Presentation on theme: "Endothermic/Exothermic Processes Fall 2013 Vanderbilt Student Volunteers for Science Training Presentation."— Presentation transcript:
Endothermic/Exothermic Processes Fall 2013 Vanderbilt Student Volunteers for Science Training Presentation
Important!!! Please use this resource to reinforce your understanding of the lesson! Make sure you have read and understand the entire lesson prior to picking up the kit! We recommend that you work through the kit with your team prior to going into the classroom. This presentation does not contain the entire lesson—only selected experiments that may be difficult to visualize and/or understand.
I. Introduction and Set-Up One team member should fill plastic water bottles with water when you arrive. Another team member should put the following vocabulary words on the board: endothermicexothermicchemical change potassium chloridephysical change anhydrous calcium chloride Other team members can divide the materials in the box for the various activities. Divide students into pairs. Take time to explain “endothermic” and “exothermic”. See manual for detailed discussion.
II. Endothermic Physical Processes Give each pair the following: –1 styrofoam cup –1 thermometer – a 50 mL graduated cylinder – one water bottle (shared by two pairs) –2 observation sheets –1 instruction sheet in sheet protector Distribute 8 4 oz jars of potassium chloride with 8 plastic spoons so they can be shared by two pairs of students. Tell each PAIR that one of the students should fill the graduated cylinder to the 50 mL mark with water and add it to the Styrofoam cup. The other student should measure the temperature of the water by placing the thermometer in the water. Record the temperature on the observation sheet. One of the students should add two spoonfuls of potassium chloride and stir carefully with the thermometer. Record the lowest temperature reached on the observation sheet. (Takes several minutes so students have to keep watching).
III. Exothermic Physical Processes Recyclable Hand-Warmer - Show the class a recyclable hand warmer that contains a supersaturated sodium acetate solution. Distribute 8 hand warmers to every other pair - tell students to share among two pairs. One student in each group should use a finger tip to firmly bend the metal activation disc. Students should see white solid beginning to form around the disc. If they don’t, they need to bend the metal activation disc again. Point out that the hand warmer can be recycled by placing it in a pan of hot water for several minutes. Ask the students to explain how the recyclable hand warmer illustrates the law of conservation of energy. Energy is added when the solution is heated to form the supersaturated solution (liquid), and energy is released when crystallization occurs. WHEN FINISHED, COLLECT ALL HAND WARMERS AND RETURN TO THE KIT BOX
IV. Exothermic Chemical Processes Part A: Starting Chemical (HotHands) Hand Warmer Distribute the 8 HotHands hand warmers to every other pair and tell students to share among two pairs. Have one of the students tear open the plastic covering, take out the hand warmer and have group members note that it is at room temperature. Then shake it, and put it aside until Part B. Students should also save the plastic covering. NOTE: The directions on the plastic covering suggest waiting 30 minutes, but students will be able to feel warmth from the hand warmer after about ten minutes. HAVE STUDENTS GO ON TO PART B WHILE THEY ARE WAITING FOR HAND WARMERS TO GET WARM.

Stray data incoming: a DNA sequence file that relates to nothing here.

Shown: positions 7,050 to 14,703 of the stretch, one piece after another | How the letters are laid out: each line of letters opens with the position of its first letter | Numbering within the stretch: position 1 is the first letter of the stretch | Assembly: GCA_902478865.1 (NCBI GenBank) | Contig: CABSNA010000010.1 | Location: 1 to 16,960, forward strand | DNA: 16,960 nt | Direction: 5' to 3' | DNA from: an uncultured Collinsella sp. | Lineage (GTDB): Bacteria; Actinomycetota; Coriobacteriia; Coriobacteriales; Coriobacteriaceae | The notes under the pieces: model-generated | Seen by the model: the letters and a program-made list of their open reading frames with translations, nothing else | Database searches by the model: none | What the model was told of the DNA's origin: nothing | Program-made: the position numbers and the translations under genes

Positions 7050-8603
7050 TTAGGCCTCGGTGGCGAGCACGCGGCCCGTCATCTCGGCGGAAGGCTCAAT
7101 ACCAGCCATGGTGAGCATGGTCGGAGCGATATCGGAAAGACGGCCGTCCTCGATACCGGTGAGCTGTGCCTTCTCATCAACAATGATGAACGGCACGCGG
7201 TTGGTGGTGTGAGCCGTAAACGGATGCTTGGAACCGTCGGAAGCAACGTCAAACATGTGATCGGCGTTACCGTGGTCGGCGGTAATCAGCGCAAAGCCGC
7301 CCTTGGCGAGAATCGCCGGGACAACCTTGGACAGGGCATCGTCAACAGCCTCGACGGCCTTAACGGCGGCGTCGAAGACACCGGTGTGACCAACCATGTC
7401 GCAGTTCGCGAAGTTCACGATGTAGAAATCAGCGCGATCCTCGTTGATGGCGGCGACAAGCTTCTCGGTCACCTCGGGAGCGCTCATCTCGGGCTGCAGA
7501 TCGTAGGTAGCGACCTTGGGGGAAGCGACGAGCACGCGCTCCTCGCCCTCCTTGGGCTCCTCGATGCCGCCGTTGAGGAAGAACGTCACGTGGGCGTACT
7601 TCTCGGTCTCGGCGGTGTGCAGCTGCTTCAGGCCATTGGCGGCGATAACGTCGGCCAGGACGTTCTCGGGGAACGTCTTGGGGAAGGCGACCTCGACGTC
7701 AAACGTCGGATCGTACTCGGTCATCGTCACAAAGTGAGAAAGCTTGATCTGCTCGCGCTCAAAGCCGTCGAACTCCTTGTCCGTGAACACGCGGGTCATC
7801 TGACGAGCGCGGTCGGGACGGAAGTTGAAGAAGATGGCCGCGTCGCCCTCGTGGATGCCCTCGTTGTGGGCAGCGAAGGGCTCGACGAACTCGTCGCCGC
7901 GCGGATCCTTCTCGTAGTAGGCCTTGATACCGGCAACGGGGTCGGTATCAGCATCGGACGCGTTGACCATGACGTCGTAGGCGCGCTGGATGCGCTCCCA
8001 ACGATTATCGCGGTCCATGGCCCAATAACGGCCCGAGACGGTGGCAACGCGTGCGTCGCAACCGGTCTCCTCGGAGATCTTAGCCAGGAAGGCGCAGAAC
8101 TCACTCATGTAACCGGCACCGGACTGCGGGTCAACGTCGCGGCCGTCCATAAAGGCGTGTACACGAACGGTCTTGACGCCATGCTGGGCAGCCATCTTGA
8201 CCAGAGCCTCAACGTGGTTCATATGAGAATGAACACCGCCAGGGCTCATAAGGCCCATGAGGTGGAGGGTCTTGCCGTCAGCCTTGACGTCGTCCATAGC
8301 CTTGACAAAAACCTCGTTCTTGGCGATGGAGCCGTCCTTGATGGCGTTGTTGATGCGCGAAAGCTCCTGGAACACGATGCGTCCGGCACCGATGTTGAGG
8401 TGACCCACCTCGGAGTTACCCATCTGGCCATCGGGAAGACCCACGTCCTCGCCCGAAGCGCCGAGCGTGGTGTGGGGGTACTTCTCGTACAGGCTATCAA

IV. Exothermic Chemical Processes (cont.) Part B. Anhydrous calcium chloride mixed with water Give each pair another Styrofoam cup Distribute 8 4-oz jars of anhydrous calcium chloride with 8 plastic spoons so they can be shared by two pairs. Have pairs do the following: –Add 50 mL of water to a styrofoam cup. –Place a thermometer in the cup, and after a few minutes, record the temperature of the water. –Add one plastic spoonful of anhydrous calcium chloride to the styrofoam cup and stir carefully with the thermometer. Record the highest reading reached. This will take several minutes. (Students should observe an increase of about 20 degrees C, so this is an exothermic reaction.) Disposal: Pour the solutions from the Styrofoam cups into the waste bottle provided. Put used styrofoam cups in the trash bag before putting them back in the kit box. Also put the waste bottle back in white plastic bag with water bottles.
IV. Exothermic Chemical Processes (cont.) Part C. Checking the HotHands Hand Warmer Tell the class that the “missing ingredient” that is needed to make the hand warmer warm up is oxygen. When the plastic covering is removed, the inside pouch is porous enough to allow air to enter the pouch. The oxygen in air reacts with iron to form iron oxide with the release of heat. The HotHands hand warmer is an exothermic chemical reaction that occurs when powdered iron is mixed with activated carbon, water, salt, and vermiculite in the presence of air. Take the empty 4 oz jar, cut open a hand warmer pouch and pour the contents inside the jar. Let the students look at this jar and compare what the contents look like with the jar that contains contents of a HotHands hand warmer that were exposed to air for 24 hours. Ask students to record their observations on the observation sheet and to indicate whether a chemical or physical change has occurred.